Housing supply

Two new developments could dramatically increase housing supply in Bayfield – The Durango Herald

The city council approves the sketch plan and the modification of the general plan

The town of Bayfield, 20 minutes east of Durango, has seen steady population growth with over 2,600 people living there. Two large developments offer new housing in the community. (Durango Herald file)

Bayfield could get dozens more homes as two new developments received initial approvals from city council on Tuesday.

The first is Mustang Crossing. Owner J-Bar Development submitted a draft plan on Tuesday calling for 35 acres to be subdivided into 85 single-family home lots east of Mesa Meadows, which is already one of the city’s largest subdivisions.

In lieu of a park within the development, the developer proposed to donate 10.5 acres of land around the housing estate to create a walking path, as well as a possible pocket park and stormwater retention ponds .

The idea of ​​a pathway sparked a discussion about the requirement for open space in new developments, which is not required under the city’s land use planning code. Dove Ranch, a development on the north side of Bayfield, was supposed to have a park, but the developer never built one. Then the housing estate owners association disappeared, leaving the neighborhood landscaping and trees in need of maintenance.

“The city is getting calls for tree care at Dove Ranch,” City Manager Katie Sickles said. “I say these are not city trees.”

Administrator David Black said one of his concerns with having a walking path around Mustang Crossing is that it will not be maintained and will revert to weeds.

Mayor Pro Tem Kristin Dallison said she liked the idea of ​​the trail, noting that Bayfield has several existing parks residents can use, but not many walking trails.

Five residents wrote letters with concerns about the approval: Brian and Julie Blanchard, who live nearby; Marion and Alan Tone, owners of an adjoining ranch; and Bayfield resident Kat Katsos.

Speaking Tuesday evening, Katsos questioned whether the city has enough water to service the new subdivision. She also said shrinking and swelling issues had plagued her foundation in the Dove Ranch subdivision. She therefore wants the city to ensure that soil mitigation is carried out in the Mustang Crossing subdivision if the geological study of the soil recommends it.

“If they recommend it, the city should seriously consider including this in a subdivision development improvement agreement, she said.

The Blanchards requested a park in the neighborhood and said there was an aging sewer connection serving that side of Bayfield.

The Tones oppose annexation for several reasons, according to a letter submitted to Sickles, including water use, consent from ditch companies and a buffer zone around an existing BP gas line easement. in the subdivision.

The Tones also noted that the subdivision will be near working ranches and farms. They demanded that Colorado’s Right to Farm Act be included in the annexation agreement and the terms of the HOA.

There has also been little to no outreach to neighbors of the project, wrote Marion Tone.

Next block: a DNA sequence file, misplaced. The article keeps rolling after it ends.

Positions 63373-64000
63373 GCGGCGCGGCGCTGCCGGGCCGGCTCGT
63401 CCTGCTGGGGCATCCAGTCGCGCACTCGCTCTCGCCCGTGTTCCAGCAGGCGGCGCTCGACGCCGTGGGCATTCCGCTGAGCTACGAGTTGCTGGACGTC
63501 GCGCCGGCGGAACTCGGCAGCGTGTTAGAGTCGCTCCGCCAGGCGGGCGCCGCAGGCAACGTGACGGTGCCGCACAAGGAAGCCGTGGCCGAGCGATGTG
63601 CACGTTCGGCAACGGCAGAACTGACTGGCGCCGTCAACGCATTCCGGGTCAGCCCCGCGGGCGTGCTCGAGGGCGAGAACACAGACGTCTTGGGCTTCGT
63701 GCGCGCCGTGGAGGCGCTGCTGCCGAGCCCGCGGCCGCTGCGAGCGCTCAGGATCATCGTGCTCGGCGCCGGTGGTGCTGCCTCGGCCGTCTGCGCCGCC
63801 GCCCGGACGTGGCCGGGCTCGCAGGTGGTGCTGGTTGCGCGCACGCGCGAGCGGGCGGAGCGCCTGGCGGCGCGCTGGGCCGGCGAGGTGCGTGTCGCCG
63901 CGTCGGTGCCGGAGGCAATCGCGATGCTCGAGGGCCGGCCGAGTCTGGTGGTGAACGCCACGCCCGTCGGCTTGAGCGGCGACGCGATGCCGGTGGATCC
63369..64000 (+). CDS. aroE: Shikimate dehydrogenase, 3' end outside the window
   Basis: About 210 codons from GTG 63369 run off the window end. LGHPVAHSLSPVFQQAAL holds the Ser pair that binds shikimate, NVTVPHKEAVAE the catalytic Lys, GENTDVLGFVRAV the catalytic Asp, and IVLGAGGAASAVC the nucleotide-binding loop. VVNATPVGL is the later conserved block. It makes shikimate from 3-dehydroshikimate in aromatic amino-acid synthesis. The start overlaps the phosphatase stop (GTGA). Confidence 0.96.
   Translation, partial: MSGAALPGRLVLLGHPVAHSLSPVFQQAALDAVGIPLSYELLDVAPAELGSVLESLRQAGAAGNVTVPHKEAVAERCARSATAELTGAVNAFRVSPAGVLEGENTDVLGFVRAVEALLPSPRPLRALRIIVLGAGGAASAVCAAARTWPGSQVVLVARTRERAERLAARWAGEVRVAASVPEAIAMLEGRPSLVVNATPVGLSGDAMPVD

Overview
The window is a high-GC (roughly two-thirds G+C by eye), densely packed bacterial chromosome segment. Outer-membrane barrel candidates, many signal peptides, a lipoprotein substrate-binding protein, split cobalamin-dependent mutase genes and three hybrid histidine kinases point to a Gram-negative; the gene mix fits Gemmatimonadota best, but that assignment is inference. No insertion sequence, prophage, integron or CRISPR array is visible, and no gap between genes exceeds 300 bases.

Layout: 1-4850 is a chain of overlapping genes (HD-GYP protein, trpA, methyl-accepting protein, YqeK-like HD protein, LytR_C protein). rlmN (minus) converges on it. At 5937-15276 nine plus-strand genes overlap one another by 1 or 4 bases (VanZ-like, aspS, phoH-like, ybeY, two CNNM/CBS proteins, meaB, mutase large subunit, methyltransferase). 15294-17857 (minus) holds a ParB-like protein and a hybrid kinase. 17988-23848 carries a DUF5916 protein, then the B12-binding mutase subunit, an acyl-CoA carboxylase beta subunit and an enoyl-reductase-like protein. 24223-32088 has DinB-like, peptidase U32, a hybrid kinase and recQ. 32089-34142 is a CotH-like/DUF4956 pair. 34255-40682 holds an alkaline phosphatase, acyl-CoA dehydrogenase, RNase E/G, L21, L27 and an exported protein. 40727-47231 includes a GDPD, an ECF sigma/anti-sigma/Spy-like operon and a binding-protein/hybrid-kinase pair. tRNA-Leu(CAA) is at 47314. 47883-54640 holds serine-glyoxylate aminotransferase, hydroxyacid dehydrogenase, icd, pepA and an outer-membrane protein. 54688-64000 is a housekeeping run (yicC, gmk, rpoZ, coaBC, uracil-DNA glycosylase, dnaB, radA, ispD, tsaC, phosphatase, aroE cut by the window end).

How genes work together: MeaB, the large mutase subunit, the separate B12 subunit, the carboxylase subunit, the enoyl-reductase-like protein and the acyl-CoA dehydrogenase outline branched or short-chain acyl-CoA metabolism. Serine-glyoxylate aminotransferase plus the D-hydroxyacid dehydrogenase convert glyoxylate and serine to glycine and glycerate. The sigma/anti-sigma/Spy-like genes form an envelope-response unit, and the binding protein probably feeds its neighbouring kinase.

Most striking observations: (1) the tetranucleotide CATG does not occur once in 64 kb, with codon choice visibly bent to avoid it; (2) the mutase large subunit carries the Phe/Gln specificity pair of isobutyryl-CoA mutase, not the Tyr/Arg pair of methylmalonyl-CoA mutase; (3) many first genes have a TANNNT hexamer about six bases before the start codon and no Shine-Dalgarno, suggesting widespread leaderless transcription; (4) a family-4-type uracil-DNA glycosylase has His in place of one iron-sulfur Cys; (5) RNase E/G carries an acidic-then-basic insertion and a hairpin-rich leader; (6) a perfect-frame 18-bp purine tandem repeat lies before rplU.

The city “rushed to accelerate this project at full speed, for reasons that were never explained to the community,” she said.

Several reports will be required from the developer when submitting a preliminary plan, Community Development Manager Nicol Killian wrote in her report to trustees. These include a traffic impact report, street plans, drainage report, geotechnical report, utilities and landscaping.

The council voted 7-0 to approve the sketch plan.

East Bayfield Subdivision

Another subdivision, Bayfield East, is an even larger development on 45 acres of commercial use as well as a mix of single and multi-family homes. The number of lots has not yet been decided.

Development is needed in Bayfield, said Derek McCoy, a representative for homeowners, noting that there is currently only one home for sale within the city limits listed in the MLS real estate system.

Bayfield East requested a change to the overall city plan so that it could move forward with a proposed annexation within the city limits. It is located east of the city limits and north of US Highway 160, an area that has not been developed, in part because there is no road north of it. highway leading to the development area.

The proposal includes sites planned for a new grocery store and hotel.

The only comments submitted on the project came from Los Pinos attorney Ditch Co.

City Council voted 6 to 0 to approve amending the city’s overall plan to allow the project to move forward in the annexation process, as well as approving the outline plan. Director Brenna Morlan abstained in the vote.

At the end of the meeting, Sickles said a street from the freeway to the subdivision was long overdue, but starting the intersection planning process with the Colorado Department of Transportation was a sticking point. .

Now that developers and the Bayfield School District have paid fees to build the road, she said the city can proceed with the application to build the intersection.

The council members nodded in approval.

An earlier version of this story erred that Bayfield resident Kat Katsos said the floors were collapsing in other developments in the city. She was talking about soil issues affecting only her home in the Dove Ranch subdivision.